Civil and human rights

Submission to NHMRC concerning Assisted Reproduction Technology

The National Health and Medical Research Council has published draft ethical guidelines on the use of assisted reproduction technology in clinical practice and research. 

Responding to an invitation to comment, the NSWCCL has made a submission that supports these draft guidelines, applauding the NHMRC for their support for the autonomy of all involved and their rights to detailed, accurate, contemporary and relevant information concerning the procedures, legal consequences and otherwise of their decisions.

Some questions for which further comment is requested of the NHMRC include, (1) Payment for the risks and labour involved in egg donation, (2) Sex selection on non-medical grounds, and (3) the potential establishment of an Australian egg bank. 

Read the full submission here

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The Australian Parliament should legislate for same sex marriage

The last English speaking country remaining on the list.

 

 

The NSW CCL supports marriage equality and opposes holding a plebiscite or referendum on the issue. Peoples’ rights and freedoms must not be subject to a vote of a majority of citizens.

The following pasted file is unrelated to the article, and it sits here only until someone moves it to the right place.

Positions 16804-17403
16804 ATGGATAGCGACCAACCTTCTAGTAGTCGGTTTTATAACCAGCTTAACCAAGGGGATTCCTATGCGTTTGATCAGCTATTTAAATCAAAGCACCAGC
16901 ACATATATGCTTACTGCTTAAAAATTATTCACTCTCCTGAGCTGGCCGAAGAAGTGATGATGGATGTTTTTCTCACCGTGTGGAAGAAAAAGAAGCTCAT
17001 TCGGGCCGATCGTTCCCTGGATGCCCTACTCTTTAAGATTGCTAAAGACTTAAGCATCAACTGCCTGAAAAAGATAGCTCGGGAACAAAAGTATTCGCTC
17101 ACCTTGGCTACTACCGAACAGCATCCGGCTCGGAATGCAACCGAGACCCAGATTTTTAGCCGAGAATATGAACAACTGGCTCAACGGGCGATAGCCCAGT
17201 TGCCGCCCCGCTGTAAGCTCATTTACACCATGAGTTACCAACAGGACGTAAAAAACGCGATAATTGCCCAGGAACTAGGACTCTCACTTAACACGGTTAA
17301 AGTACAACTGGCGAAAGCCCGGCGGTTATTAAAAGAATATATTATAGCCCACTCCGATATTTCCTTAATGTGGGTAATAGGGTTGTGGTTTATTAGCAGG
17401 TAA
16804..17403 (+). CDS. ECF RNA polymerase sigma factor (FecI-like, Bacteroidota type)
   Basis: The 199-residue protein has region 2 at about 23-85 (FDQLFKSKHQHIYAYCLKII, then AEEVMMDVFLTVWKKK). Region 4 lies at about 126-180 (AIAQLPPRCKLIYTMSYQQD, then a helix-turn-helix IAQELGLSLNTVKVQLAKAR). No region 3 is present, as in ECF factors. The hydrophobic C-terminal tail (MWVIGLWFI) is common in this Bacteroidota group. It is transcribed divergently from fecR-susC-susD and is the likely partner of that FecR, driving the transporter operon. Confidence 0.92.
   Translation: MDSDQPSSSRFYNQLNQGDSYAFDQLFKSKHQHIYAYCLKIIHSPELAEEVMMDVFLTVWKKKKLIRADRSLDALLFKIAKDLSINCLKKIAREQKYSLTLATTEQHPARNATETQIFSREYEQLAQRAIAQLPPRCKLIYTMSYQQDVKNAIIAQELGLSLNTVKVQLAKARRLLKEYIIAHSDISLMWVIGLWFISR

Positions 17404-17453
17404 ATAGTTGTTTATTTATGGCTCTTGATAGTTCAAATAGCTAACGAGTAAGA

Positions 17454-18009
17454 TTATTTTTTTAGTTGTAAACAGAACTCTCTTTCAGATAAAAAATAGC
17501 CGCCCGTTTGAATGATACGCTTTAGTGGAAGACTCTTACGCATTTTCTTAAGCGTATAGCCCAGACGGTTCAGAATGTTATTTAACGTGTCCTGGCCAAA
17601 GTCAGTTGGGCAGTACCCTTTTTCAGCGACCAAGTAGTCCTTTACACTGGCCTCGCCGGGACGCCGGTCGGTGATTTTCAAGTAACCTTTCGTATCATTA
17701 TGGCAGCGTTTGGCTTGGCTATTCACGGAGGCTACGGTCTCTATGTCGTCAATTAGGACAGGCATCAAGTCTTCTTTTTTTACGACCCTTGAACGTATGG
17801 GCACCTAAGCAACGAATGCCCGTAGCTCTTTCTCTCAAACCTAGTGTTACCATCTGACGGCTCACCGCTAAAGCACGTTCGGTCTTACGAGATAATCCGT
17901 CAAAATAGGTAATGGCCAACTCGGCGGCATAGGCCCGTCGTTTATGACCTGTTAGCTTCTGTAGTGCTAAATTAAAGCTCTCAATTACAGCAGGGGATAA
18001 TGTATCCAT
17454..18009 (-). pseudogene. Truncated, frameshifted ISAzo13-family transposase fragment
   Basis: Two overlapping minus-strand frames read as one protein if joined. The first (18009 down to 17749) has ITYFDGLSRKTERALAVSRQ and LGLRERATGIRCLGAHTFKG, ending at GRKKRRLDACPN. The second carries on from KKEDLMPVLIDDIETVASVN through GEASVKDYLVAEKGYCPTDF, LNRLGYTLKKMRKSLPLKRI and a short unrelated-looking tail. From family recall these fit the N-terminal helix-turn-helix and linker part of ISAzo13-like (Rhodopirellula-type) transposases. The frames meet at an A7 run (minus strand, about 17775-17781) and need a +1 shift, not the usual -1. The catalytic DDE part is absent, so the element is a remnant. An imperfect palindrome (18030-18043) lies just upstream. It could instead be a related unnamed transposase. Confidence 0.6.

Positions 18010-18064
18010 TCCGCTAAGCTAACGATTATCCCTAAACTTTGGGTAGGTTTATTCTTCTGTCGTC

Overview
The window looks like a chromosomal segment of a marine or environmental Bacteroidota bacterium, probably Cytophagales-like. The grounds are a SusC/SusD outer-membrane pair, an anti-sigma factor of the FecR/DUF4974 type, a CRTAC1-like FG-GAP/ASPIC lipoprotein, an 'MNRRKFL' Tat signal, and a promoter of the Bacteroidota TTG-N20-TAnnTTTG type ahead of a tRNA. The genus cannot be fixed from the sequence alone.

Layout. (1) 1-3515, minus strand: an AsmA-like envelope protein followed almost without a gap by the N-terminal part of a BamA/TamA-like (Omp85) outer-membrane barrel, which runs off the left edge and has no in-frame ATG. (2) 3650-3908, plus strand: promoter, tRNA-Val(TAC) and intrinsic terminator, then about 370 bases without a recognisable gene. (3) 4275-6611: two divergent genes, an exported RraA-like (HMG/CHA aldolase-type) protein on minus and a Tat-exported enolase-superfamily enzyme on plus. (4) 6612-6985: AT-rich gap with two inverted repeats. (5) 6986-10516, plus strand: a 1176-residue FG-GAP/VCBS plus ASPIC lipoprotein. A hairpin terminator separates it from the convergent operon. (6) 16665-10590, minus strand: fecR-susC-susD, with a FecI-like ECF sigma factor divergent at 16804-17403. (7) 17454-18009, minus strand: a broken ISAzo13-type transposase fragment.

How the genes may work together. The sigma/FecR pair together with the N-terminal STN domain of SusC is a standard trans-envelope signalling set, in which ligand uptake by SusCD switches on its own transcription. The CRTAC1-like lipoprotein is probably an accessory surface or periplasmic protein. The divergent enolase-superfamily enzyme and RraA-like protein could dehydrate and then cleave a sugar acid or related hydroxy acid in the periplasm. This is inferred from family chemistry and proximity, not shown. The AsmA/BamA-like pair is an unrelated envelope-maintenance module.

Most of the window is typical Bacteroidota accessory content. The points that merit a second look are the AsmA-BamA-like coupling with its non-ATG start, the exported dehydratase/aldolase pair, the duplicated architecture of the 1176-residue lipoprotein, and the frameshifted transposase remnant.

A cross party bill supporting the legalisation of same-sex marriage was brought to the Australian Parliament as it resumed this week, forcing us to consider the question of marriage equality. Sadly in a marathon party-room debate last Tuesday night, the Coalition decided against granting its members of parliament a free vote on marriage equality before the general election, postponing the debate. Again. Australia is indeed the only English speaking country which has not (yet) legalised marriage for same sex couples.

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CCL calls for continuation of Custody Notification Service (CNS) funding

NSWCCL this week has written to Minister for Indigenous Affairs Nigel Scullion and the Prime Minister Tony Abbott calling for the Federal Government to continue its funding of the Custody Notification Service (CNS).

The CNS is a telephone hotline providing personal and legal advice to indigenous people taken into custody. Under NSW legislation it is compulsory for the Aboriginal Legal Service (ALS) to be notified if an Aboriginal or Torres Strait Islander person is detained, and the CNS is the practical service that allows this to occur. Since its implementation, no indigenous deaths in custody have occurred in NSW/ACT.